MRTF Turf and Ornamental Seminar - November 14-15

Turf and Ornamental Seminar
November 14-15, 2012
Daniel Turf Center
West Lafayette, Indiana

Registration Form (PDF Format)

Registration Deadline: November 2, 2012
CCH's: Cat. 2 - 5 CCH's; Cat. 3a - 8 CCH's; Cat. 3b - 9 CCH's; Cat. 6 - 3 CCH's; RT - 4 CCH's

Wednesday, November 14
8:00-8:30              Registration
8:30-8:45              Opening comments, Aaron Patton
8:8:45-9:45          All About Turf Seed: Identification, Germination, Planting, Aaron Patton
9:45-10:45           Safe Tree Felling: What You Need To Know, Lindsey Purcell
10:45-11:45         Getting Your Hands Dirty: Learning More About Soils, Quincy Law
11:45-12:45         Lunch (on your own)
12:45-1:40           Selection and Inspection of Spray Hoses and DOT Rules, Fred Whitford
1:40-2:00              DOT Regulation Changes: What You Need to Know, Fred Whitford
2:00-3:00              State Chemist News and Updates, Joe Becovitz
3:00-4:00              Weather Effects on Insects: How Do Insects Cope?, Tim Gibb

Thursday, November 15
8:00-8:30              Turf Jeopardy, Aaron Patton
8:30-9:30              New Tools For Managing Landscape and Ornamental Insect Pests, Cliff Sadof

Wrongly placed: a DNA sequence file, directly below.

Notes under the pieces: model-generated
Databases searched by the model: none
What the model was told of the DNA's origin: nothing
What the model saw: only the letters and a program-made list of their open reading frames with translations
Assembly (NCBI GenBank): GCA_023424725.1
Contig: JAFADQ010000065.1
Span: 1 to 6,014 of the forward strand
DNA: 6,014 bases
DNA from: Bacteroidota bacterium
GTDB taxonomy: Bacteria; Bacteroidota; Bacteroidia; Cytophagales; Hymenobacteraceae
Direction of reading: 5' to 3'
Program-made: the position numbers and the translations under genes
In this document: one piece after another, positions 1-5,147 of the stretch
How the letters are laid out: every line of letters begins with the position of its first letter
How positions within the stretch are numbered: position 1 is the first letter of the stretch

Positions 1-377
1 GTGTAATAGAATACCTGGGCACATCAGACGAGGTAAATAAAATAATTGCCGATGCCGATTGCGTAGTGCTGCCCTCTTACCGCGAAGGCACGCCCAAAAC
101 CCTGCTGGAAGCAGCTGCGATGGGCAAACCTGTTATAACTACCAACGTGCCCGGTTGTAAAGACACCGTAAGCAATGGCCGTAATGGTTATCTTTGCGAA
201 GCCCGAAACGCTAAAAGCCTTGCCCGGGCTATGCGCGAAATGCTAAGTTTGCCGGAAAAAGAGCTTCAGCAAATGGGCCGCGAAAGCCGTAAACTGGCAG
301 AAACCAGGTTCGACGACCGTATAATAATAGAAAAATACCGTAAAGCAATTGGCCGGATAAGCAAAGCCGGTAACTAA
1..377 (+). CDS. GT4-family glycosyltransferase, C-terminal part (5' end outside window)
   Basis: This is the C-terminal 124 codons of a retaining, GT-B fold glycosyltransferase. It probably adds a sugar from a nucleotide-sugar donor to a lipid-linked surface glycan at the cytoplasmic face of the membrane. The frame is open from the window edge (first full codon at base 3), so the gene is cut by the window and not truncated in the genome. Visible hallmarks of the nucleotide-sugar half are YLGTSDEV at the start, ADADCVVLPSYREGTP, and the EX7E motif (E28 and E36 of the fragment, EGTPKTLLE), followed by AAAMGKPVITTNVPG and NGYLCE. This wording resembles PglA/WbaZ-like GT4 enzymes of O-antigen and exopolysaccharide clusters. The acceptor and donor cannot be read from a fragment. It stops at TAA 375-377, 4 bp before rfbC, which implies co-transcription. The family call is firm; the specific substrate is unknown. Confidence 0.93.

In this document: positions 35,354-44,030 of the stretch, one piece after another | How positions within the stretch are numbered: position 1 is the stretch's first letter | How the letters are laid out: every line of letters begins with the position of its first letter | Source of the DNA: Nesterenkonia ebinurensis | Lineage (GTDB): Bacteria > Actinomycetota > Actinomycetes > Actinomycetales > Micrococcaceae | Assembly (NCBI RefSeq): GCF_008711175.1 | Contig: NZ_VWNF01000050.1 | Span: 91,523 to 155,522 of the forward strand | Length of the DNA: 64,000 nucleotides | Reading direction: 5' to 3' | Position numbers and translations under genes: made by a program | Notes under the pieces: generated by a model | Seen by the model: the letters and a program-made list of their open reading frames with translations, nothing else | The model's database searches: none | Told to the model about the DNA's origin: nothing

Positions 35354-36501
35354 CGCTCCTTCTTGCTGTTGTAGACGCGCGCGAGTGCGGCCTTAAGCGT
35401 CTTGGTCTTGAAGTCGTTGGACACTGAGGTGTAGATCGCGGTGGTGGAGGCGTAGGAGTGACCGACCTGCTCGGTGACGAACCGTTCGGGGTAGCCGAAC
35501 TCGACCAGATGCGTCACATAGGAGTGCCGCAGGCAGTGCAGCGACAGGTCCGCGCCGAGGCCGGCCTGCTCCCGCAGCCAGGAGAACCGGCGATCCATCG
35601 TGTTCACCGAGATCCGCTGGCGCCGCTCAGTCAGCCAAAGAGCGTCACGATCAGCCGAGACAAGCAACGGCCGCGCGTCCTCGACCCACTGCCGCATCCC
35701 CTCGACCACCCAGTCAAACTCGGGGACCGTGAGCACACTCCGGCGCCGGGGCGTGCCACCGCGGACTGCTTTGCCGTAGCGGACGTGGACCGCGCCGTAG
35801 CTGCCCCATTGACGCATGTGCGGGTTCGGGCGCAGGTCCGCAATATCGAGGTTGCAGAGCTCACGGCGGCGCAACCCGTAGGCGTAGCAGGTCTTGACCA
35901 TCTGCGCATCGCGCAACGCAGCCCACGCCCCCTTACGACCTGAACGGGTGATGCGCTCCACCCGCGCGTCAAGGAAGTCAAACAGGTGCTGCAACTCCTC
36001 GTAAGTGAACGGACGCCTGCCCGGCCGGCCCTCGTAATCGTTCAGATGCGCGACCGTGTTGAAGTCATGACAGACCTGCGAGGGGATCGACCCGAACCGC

9:30-10:30           Maintaining Grounds: Keeping Native Species In and Invasives Out, Matt Kraushar
10:30-11:30         Perennial Disappointments: Diseases of Perennial Plants, Janna Beckerman
11:30-12:15         Lunch (provided)
12:15-1:15           Promoting Turf Recovery…Fertilizer Strategies, Seeding and More!, Cale Bigelow
1:15-2:15              Identification and Control of Turf Diseases, Rick Latin
2:15-3:15              Herbicide Update: New Resources and Ingredients, Aaron Patton

If you have any questions or have any special dietary needs please contact Jennifer Biehl at 765-494-8039 or
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When a GPS Unit Malfunctions

This photo was submitted from a golf course where it was found tunneling into a green.  It is obvious that it is creating some damage but the astute manager was able to find and photograph the beetle in association with the damage.  This combination always makes identification and control recommendations much easier.

The insect was identified as a ‘Fancy Dung Beetle’ in the family Geotrupidae: Bolbocerosoma sp.   It is closely related to the Scarabaidae (Japanese beetles, masked chafers, June beetles etc) that we are very familiar with.  Like the Scarabs, these insects often bore down into the soil to lay their eggs.  Usually Geotrupid beetles select areas very rich in decaying organic matter such as in manure and barn yards.  However, just like people, every so often one will become completely lost.  This one apparently has ended up on a golf green by accident.  

You can see that the beetle has created a bit of a burrow and this may be a concern if many of his kind were to do the same thing on a green.  However, I think this may be just a random occurrence and the damage, a very isolated incident. Why it is where it is nobody knows for sure.  I suspect that it’s GPS system is simply out of whack.

Timothy Gibb, Department of Entomology, Purdue University
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